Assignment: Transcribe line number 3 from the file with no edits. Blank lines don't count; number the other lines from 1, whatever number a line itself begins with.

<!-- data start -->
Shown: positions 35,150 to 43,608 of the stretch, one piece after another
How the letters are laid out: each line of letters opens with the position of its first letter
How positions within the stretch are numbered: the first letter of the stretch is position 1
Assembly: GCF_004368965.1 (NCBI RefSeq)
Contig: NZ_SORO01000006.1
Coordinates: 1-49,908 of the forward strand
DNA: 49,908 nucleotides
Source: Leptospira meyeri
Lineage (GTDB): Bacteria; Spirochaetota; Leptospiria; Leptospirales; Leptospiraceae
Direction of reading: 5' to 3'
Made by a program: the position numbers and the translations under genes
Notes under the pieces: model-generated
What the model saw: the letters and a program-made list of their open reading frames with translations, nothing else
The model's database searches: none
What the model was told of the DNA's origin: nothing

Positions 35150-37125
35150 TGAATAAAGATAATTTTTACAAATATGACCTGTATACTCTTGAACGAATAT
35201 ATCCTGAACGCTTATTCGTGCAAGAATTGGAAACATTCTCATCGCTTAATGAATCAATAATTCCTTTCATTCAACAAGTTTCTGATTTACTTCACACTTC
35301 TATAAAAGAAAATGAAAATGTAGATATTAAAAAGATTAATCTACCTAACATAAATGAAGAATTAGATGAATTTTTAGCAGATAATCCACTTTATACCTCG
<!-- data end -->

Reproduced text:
How positions within the stretch are numbered: the first letter of the stretch is position 1